This week I’ve been getting ready for our boxed lunch book club that we do once a month at church. This month’s book is I Know Why the Caged Bird Sings by Maya Angelou. For several days I’ve been rereading my favorite parts of this book and am amazed anew at the way Maya Angelou is able to make words dance. To begin with, she is an absolute genius with titles. All of her books have titles that make me sigh and tantalize me with wonder about what could be behind such a perfectly crafted phrase. I can hardly choose a favorite among I Know Why the Caged Bird Sings, Gather Together in My Name, Just Give Me a Cool Drink of Water ‘Fore I Diiie and All God’s Children Need Traveling Shoes.
Maya Angelou started writing Caged Bird as a sort of grief therapy the year that Martin Luther King Jr. was assassinated. He was killed on her birthday, and she sent flowers to Coretta Scott King in lieu of celebrating her birthday every year following his death. I am so thankful that for her, hope and courage must have prevailed in her heart after that sad day in Memphis. Otherwise she would not have been able to put down her story for all who are willing to be blessed by the telling of her first 16 years. Caged Bird was the first of six autobiographies Angelou eventually wrote, which I have recently discovered have been published together in one lovely volume. I think it is perhaps my duty as an Arkansan to own this book. I will rush right out and get it, just like I did my junior year in college to find her poems.
I will always remember encountering Angelou for the first time in a class taught by Dr. Martha Washington at the University of Central Arkansas. She was a friend of Maya Angelou’s and I remember her lamenting to us how rarely she was able to see her friend, because of how painful it was for her to return to the state that represented so much pain, hardship and racial hatred. Angelou’s poem My Arkansas reveals a side of my home state that I am so ashamed to see, one that many of us choose not to notice.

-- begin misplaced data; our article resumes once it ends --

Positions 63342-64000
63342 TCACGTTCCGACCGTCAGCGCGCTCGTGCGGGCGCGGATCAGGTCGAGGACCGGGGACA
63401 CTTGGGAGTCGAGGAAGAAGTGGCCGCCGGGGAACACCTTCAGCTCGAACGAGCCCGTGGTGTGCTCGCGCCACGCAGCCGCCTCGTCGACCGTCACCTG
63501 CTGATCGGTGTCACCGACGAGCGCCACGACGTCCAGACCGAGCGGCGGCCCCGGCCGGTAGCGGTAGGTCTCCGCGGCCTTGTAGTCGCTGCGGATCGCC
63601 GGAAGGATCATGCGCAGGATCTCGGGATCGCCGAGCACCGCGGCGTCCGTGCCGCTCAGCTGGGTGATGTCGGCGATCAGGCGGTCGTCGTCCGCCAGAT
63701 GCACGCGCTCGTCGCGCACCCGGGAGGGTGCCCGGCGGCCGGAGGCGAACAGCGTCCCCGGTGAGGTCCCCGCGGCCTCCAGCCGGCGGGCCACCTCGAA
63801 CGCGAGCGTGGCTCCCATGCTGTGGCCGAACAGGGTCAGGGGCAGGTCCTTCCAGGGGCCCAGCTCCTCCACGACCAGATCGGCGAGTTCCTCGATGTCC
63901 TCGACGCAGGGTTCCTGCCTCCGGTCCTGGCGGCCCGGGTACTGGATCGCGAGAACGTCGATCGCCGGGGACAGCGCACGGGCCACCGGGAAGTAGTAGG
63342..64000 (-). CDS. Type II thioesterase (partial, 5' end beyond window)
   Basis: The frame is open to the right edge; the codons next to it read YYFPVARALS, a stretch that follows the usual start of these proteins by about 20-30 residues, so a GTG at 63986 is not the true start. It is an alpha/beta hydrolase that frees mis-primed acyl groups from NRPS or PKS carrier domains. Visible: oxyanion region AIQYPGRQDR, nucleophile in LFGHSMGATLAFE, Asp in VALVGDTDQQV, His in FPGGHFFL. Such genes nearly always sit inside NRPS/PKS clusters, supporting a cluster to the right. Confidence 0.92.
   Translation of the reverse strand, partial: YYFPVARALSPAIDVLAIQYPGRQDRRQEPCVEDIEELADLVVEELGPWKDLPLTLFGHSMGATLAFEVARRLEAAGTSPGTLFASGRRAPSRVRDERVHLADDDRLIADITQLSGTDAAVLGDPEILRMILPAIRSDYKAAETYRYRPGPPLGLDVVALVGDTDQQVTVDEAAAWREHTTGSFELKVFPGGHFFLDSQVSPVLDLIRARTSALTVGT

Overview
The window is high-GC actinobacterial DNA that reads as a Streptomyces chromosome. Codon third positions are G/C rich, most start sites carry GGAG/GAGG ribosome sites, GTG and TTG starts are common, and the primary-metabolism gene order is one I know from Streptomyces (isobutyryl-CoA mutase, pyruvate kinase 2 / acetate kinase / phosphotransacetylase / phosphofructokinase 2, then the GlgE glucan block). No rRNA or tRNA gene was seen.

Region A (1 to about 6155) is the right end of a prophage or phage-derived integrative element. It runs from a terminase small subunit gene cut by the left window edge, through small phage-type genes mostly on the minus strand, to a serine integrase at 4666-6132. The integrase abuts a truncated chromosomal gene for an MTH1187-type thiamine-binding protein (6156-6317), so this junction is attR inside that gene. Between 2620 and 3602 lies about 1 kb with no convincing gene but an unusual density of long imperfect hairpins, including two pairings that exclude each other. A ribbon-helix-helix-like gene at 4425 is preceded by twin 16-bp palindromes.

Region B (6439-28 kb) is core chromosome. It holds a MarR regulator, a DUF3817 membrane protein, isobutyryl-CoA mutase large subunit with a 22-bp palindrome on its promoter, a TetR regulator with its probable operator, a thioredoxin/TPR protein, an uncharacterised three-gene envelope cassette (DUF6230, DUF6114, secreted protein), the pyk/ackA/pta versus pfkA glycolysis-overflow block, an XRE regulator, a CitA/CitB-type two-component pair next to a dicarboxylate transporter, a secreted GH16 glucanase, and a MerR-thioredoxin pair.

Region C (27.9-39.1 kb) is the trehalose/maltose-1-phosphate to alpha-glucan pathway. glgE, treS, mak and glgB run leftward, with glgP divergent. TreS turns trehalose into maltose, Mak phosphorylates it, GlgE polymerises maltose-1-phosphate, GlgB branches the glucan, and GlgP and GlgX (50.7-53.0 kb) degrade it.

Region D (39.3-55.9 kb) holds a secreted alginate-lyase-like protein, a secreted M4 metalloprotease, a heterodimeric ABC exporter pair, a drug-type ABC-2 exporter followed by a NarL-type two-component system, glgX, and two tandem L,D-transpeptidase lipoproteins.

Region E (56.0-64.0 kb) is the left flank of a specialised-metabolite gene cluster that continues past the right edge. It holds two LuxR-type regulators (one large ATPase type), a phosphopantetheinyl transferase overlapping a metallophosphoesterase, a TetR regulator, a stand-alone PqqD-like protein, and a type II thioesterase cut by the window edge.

Dr. Washington read aloud to us several of Maya Angelou’s poems, but it was when she read Our Grandmothers that I decided I had to have a book of Maya Angelou’s poetry of my very own. Reading her poems again this week has made me laugh, cry, sigh and smile. Actually, I spent a lot of money on books that semester (and every semester since), as Dr. Washington opened a whole new realm of authors to me through her mesmerizing storytelling. I will always be grateful for the doors to my heart that she opened, both directly and indirectly as one book led to another, starting a trail of reading that continues to this day.
My syllabus from Dr. Washington’s class as I best remember it:
I Know Why the Caged Bird Sings by Maya Angelou
Cry, the Beloved Country by Alan Paton
Things Fall Apart by Chinua Achebe
Invisible Man by Ralph Ellison
Cane by Jean Toomer
Breaking Ice: An Anthology of Contemporary African-American Fiction by Terry McMillan
The Collected Poems of Langston Hughes by Langston Hughes
Their Eyes Were Watching God by Zora Neale Hurston
The Women and the Men by Nikki Giovanni
The Bluest Eye by Toni Morrison
Anyone is welcome to come to Boxed Lunch Book Club at Fellowship North. January 29, 2009 from 12-1. Bring a lunch and an open heart! Next month’s book is The Sound of Waves by Yukio Mishima.